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Disciplinary: Accountant excluded after claiming false rail fares

The ICAEW has excluded an accountant who dishonestly claimed £164,368.80 in rail fares when she had received refunds.

21st Apr 2020
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The case centred on the events between February 2012 and September 2016, when Mrs ‘X’ was employed as a senior manager of a firm. During those years she claimed £164,368.80 in rail fares from Virgin Trains as expenses, without notifying her employer that she had received refunds for the tickets.

373 refunds

The British Transport Police contacted her firm after Virgin Trains raised concerns over the high volume of refunds claimed. After being contacted by the transport police, the firm looked into the use of the corporate card that Mrs ‘X’ was using and found a total of 373 refunds for £164,368.80 over four years.

Mrs ‘X’ was dismissed immediately after the firm found out about the false claims.

In her defence to the ICAEW disciplinary tribunal, Mrs ‘X’ said she asked for the refunds when she could not change the dates of the tickets as she no longer required them for her meetings in London.

However, she confirmed that she generally knew the dates in which she was going to stay in London, as she would book a hotel.

She also confirmed that she was aware of the refunds going in to her corporate Amex account and her credit card statements show she was using the card to make personal payments.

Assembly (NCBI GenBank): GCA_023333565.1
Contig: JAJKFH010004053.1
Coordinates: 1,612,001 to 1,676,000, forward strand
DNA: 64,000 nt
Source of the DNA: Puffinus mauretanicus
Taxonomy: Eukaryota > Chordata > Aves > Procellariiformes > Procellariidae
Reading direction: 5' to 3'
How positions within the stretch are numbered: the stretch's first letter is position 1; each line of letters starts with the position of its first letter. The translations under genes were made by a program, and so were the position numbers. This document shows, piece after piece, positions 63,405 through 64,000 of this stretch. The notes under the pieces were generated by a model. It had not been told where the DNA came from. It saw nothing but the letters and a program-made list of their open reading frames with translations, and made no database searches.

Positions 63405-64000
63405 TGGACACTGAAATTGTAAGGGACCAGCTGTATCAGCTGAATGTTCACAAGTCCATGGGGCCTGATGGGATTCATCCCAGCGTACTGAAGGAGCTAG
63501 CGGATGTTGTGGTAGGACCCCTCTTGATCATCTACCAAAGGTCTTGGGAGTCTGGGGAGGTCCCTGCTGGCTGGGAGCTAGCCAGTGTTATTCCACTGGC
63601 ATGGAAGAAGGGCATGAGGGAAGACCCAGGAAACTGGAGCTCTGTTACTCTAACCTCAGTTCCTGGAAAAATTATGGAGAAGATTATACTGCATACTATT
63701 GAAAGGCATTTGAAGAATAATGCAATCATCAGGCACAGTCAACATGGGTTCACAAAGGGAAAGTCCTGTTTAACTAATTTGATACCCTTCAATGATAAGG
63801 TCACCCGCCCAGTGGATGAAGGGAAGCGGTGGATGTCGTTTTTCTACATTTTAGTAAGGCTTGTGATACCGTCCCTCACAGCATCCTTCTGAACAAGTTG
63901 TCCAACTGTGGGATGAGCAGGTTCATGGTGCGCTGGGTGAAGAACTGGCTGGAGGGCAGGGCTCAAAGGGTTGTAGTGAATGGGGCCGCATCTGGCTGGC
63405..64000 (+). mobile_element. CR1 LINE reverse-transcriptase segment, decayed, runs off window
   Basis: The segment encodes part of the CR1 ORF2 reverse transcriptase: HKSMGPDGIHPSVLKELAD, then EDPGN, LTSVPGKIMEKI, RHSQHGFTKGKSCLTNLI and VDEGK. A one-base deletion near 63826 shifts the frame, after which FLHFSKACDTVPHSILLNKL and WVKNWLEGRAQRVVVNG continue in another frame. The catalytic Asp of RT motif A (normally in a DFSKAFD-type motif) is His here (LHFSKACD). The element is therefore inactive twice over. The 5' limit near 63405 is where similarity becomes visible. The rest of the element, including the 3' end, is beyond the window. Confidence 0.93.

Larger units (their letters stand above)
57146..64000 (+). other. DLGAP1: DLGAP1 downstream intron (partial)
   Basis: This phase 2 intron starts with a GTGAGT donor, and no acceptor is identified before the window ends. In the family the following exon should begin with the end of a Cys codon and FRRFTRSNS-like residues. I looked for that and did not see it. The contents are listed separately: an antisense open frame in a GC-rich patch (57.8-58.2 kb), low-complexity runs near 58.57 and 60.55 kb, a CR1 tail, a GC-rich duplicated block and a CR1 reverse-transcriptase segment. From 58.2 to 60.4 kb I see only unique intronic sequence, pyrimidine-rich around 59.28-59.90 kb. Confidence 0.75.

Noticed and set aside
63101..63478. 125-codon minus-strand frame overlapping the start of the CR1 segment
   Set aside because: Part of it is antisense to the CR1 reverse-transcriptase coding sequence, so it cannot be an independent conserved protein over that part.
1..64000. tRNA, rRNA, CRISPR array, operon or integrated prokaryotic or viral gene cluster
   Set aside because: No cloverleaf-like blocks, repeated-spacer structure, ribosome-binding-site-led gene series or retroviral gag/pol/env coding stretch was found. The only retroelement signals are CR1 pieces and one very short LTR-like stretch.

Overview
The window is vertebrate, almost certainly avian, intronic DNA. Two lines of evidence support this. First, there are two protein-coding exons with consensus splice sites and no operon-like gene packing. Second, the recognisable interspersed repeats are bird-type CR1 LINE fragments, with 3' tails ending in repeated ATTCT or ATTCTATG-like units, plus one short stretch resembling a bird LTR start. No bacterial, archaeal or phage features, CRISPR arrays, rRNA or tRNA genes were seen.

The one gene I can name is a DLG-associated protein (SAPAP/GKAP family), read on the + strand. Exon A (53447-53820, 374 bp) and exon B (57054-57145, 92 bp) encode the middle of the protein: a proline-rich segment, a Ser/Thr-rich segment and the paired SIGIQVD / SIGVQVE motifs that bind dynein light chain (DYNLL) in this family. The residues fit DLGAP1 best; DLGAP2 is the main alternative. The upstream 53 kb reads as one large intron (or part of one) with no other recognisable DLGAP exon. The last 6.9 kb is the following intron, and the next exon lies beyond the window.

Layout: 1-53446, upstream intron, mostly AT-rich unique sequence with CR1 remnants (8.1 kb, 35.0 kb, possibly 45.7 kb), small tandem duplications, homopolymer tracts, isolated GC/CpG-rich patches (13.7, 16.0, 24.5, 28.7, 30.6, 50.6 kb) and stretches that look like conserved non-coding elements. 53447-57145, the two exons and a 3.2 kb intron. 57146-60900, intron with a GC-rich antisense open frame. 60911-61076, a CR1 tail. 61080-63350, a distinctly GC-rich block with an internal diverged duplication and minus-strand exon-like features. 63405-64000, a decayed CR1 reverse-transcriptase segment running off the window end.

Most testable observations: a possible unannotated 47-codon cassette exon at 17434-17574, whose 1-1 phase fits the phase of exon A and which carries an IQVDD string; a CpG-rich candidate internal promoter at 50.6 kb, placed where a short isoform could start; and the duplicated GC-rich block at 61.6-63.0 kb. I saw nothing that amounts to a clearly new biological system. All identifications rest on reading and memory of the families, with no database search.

Debt problems

Mrs ‘X’ said her expenses and refunds were ‘out of control’ and that she should have stopped at the beginning but she got herself into a ‘vicious cycle’.

She confirmed she knew that claiming the tickets without submitting the refunds was fraudulent. She added that she intended to repay the money, but that she didn’t because she was struggling with debt problems. She had other difficult personal circumstances, including coping with a demanding job and raising a family.

The tribunal regarded the case as very serious and determined that the only penalty that it could impose was exclusion, although without a financial penalty because of Mrs ‘X’’s limited means.

Mrs ‘X’ had already said that, although she enjoyed her studies, she did not enjoy the job and had no intention ever going back into accountancy.

Chris Cope, solicitor/ANCS Ltd, comments:

This is a sad case. Clearly, Mrs X had many problems, not all of which are disclosed in the report. This makes reference to a number of ‘private’ disclosures, which clearly persuaded the tribunal that there were exceptional circumstances why Mrs X should not be named. No publicity of name in an exclusion case is very unusual.

If you are presently subject to a complaint, you can call the Accountants National Complaint Services Limited for advice (01769 581581) or visit their website here.

Replies (10)

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By 356B
21st Apr 2020 16:32

I'm glad the auditors were on the ball (not).